Ideal Democracy Includes Discussion and Voting

The dominant model of electronic democracy is a web site that presents some options and allows us to vote. The worst complaint about this style of electronic democracy is it is not democracy from a political theory perspective. The vote-only type of electronic democracy was criticized in 1982 by Jean Betheke Elshtain, a political scientist, as being an “interactive shell game [that] cons us into believing that we are participating when we are really simply performing as the responding end of a prefabricated system of external stimuli.”

Elshtain complains that these systems are plebiscites instead of democracies:

In a plebiscitary system, the views of the majority...swamp minority or unpopular views. Plebiscitism is compatible with authoritarian politics carried out under the guise of, or with the connivance of, majority views. That opinion can be registered by easily manipulated, ritualistic plebiscites, so there is no need for debate on substantive questions.

Another political theorist, Brian Fay, has said about democracy that what “is most significant is the involvement of the citizens in the process of determining their own collective identity”. Thus, the primary activity of a real democracy is discussing, not voting. In an ideal democracy, there would be facility to bring up issues, exchange opinions, poll ourselves, re-discuss and re-poll until consensus is reached.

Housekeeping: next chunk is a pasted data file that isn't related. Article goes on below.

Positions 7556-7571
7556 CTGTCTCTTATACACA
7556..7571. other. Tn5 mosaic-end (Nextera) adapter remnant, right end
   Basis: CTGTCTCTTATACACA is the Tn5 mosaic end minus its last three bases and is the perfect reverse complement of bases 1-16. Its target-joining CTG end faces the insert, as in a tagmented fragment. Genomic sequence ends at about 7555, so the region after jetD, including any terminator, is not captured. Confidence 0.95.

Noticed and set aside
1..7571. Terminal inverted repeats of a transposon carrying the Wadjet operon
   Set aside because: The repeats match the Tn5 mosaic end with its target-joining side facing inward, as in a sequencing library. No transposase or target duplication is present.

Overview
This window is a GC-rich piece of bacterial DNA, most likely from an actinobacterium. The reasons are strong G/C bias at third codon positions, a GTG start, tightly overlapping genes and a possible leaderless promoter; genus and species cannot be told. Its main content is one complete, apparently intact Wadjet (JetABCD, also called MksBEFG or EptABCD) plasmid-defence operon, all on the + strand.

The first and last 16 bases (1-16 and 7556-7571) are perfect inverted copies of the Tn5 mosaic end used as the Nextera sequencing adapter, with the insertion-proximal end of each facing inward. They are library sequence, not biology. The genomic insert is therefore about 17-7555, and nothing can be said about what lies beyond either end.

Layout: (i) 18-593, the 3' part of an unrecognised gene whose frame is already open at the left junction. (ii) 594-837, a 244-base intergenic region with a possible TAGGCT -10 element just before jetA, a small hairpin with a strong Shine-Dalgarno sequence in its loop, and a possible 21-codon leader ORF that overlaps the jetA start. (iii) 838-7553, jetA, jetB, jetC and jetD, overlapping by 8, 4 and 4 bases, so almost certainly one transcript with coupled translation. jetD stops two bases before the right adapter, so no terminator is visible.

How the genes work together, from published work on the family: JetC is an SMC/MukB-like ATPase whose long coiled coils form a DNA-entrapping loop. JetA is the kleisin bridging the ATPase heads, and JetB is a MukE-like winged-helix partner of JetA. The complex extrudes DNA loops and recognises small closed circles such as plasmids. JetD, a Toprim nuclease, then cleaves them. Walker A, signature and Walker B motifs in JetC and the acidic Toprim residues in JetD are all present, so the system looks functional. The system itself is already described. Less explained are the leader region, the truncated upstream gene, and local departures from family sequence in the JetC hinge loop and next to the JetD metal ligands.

Consensus, although not always a practical form of democracy, is the ideal. Majority-rule divides a group and stifles discussion; consensus-rule unites a group and produces well-supported compromise decisions. In an ideal democracy, every participant is offered equal opportunity to bring up new issues, equal opportunity to participate in every discussion, equal opportunity to vote in every decision, every opportunity to change his vote in response to discussion and equal weight in each decision.

Ideal, direct, consensual democracy isn't always practical, not even on-line. However, our computer networks offer the means to implement systems that support this ideal.

Source: Elshtain, Jean Betheke, “Interactive TV—Democracy and the QUBE Tube”, The Nation, August 7-14, 1982, p. 108.